- Anger: After we understand that our loss has occurred, we may feel that the circumstances behind the events unfolding are unfair—and we get angry. As the second stage of the grieving process, anger is often demonized as a negative emotion, but that’s not always the case. Anger, if we’re paying attention, can help point out that something is bothering us, and we need to address it. What we do with our anger during the grieving process is also important: Self-destructive behavior or old habits (like drinking, smoking, and other risky behavior) may manifest for some people.
- Bargaining: At the third stage in the grieving process, we start thinking about the “what-ifs”. Perhaps if we go through a divorce or a breakup, we stress over thoughts such as, “Maybe if I’d spent more time with them, they wouldn’t have lost interest.” If we lose a loved one due to a death, maybe we dwell on, “If only I wasn’t so selfish, I could have been there to help.” These statements can run back and forth in our minds, postponing the next stages of the grieving process, and creating a feeling of guilt felt by many.
- Depression: The fourth stage is depression, which is often considered the most difficult. This is a time when the individual’s grief is at its peak. The temptation to turn away from the reality of life without the person, relationship, or thing that we’ve lost may seem overwhelming. Because of its difficulty, those caught in the fourth stage of the grieving process are often best assisted by a mental health professional, who can help prevent their depression from becoming a chronic condition.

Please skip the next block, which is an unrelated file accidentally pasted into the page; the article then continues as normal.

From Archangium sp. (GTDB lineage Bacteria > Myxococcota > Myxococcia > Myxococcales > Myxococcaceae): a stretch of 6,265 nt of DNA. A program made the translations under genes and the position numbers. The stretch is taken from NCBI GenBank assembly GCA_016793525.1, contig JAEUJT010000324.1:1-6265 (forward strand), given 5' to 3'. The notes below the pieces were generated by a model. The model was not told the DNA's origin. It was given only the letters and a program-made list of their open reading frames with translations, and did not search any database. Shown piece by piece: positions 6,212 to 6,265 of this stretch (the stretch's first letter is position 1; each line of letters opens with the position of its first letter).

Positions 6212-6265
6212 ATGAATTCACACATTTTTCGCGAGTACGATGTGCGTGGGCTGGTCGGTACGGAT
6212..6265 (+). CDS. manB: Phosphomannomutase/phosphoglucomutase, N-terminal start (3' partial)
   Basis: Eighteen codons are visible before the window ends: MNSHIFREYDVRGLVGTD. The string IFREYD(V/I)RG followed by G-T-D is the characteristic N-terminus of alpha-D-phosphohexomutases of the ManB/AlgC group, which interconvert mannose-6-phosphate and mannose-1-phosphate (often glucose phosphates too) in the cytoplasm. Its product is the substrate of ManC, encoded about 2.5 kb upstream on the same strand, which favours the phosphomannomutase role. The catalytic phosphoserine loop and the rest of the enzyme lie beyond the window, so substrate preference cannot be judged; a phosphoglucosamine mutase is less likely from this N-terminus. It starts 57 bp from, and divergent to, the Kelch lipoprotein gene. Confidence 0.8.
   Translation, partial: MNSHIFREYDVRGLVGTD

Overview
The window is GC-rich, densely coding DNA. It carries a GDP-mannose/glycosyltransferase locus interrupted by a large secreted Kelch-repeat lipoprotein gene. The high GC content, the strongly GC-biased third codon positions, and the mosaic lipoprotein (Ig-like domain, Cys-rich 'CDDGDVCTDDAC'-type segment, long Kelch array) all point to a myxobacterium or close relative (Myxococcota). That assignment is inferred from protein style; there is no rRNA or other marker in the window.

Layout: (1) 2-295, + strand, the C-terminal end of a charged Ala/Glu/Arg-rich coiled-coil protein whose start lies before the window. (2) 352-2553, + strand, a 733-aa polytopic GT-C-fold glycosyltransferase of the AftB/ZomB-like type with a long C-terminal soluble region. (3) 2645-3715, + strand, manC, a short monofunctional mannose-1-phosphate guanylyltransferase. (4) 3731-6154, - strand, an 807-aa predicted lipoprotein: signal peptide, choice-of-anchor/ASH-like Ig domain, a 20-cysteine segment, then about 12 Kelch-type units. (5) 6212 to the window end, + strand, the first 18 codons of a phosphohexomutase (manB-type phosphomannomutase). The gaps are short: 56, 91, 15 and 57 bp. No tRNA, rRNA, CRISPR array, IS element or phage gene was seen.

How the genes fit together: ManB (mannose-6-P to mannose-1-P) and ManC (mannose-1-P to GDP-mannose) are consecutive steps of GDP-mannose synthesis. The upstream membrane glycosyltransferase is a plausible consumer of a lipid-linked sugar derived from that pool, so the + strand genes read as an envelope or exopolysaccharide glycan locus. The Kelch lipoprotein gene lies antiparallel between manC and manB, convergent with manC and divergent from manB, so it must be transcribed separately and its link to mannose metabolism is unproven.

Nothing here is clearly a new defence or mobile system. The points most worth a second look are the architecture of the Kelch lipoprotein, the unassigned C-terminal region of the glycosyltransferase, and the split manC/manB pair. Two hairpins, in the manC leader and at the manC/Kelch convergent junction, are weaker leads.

- Acceptance: The end of the grieving process occurs at the fifth stage. Acceptance involves coming fully to terms with our denial, our anger, our bargaining, and “what-ifs”. We also transition through depression, seeing that although losing something close to us indeed causes sadness, hope remains. The potential value is seen in what is left remaining (friends, family, career, future plans) after our loss.
Why Is Grief So Hard?
Grief may be so hard to handle because the events that trigger this emotional process are so painful to endure and comprehend. The subjective experience of enduring grief, and the loss that causes this emotional time period can be incredibly burdensome for many people. But aside from the emotional pain, grief triggers chemical changes in the body and brain that can alter the way we receive and respond to stimuli. Grief may be so difficult to endure because it affects not only our emotions but our mind and body’s balance, too.